While the economy at large and market skewer, loan volume origination may ride a wave of refinance applications and low mortgage rates into 2011, according to a forecast by the Mortgage Bankers Association (MBA). Amounting to $1.1 trillion in residential mortgages, or about $100 billion more than previous forecasts, the higher volume and low mortgage rates mark a silver lining for a month of chaos for the market at large.
Lower forecasts for mortgage rates, plus pale projections for economic growth over the year, partly drove MBA'S report, with the caveat that 2012 may see only $931 billion in loan origination ├â┬ó├óÔÇÜ┬¼├óÔé¼┼ô a rock-bottom figure at its lowest level since 1997.
Commenting on the predictions, Jay Brinkmann, MBA's SVP and chief economist said, ""We have lived through a series of unprecedented events over the past month: the debt ceiling crisis, S&P's downgrade of US [sic] Treasury debt, the ongoing sovereign debt crisis in Europe, a commitment by the Fed to keep rates near zero for the next two years and stock market volatility that has reached levels not seen since the fall of 2008.""
He went on to say that none of the factors show improvement or growth for the slowdown, suggesting that revised estimates for GDP growth show a 1.9-percent decline in economic growth. As a result, he said, unemployment rates will hover above 9 percent over the rest of 2011 and fall just beneath 9 percent over the next year.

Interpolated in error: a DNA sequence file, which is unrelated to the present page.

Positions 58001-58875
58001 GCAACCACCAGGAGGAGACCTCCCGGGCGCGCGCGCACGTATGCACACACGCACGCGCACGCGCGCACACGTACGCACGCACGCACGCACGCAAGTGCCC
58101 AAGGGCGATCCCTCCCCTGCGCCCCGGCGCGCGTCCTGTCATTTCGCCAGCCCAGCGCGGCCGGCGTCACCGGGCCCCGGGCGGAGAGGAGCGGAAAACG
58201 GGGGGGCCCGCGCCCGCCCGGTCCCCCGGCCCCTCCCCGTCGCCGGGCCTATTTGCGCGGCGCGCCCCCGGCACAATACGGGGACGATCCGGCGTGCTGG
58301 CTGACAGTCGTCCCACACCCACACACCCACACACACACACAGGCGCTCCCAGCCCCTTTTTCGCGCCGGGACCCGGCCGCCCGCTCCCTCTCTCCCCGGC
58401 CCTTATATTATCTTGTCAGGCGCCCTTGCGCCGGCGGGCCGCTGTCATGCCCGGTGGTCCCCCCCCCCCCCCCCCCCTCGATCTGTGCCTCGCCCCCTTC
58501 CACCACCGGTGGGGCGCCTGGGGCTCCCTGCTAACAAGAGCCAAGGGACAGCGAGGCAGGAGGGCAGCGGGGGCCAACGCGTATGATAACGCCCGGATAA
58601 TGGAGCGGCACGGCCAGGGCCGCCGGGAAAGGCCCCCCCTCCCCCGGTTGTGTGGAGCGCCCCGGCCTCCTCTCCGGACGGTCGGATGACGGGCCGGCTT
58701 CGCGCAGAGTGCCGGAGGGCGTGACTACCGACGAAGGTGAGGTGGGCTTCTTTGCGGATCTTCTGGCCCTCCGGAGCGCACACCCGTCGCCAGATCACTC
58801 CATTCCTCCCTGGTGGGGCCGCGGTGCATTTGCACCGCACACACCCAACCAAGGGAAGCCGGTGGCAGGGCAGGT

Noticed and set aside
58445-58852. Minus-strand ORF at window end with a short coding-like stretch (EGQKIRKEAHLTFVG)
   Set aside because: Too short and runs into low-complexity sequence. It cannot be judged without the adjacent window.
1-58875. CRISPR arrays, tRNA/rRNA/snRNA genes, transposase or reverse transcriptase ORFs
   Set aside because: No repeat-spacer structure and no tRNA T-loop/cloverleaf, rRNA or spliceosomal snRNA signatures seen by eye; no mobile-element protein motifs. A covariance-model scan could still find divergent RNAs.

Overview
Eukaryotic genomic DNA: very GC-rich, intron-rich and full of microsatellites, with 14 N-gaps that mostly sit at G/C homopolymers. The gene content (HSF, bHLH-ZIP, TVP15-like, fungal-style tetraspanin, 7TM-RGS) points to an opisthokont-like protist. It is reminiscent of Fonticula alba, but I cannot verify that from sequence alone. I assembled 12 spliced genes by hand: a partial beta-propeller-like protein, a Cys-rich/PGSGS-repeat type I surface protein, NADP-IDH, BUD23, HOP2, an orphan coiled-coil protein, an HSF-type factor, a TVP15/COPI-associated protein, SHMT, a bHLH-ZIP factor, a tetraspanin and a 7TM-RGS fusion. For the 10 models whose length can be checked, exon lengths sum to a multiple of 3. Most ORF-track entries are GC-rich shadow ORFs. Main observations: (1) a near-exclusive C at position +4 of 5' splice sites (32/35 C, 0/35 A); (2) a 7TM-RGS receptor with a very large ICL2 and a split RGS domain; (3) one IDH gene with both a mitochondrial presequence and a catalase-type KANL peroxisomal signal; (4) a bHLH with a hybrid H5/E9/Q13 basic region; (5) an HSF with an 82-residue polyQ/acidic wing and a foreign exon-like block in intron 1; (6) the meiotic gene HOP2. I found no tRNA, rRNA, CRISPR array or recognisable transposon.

Brinkmann said that refinance rates will spike over 2011 to $697 billion, jumping by $100 billion and forcing the former to double up by more than $150 billion to $400 billion.
He added: ""While there is substantial uncertainty about how these events will impact consumer and business behavior, we do not believe that the economy is facing the same types of risks as in 2008. Were the US [sic] economy to enter a recession, it would likely be the result of an external shock, and would be shallow and relatively brief. On the other hand, given that both fiscal and monetary policymakers' options are limited at this point, it would be difficult for policy changes to soften any blow.""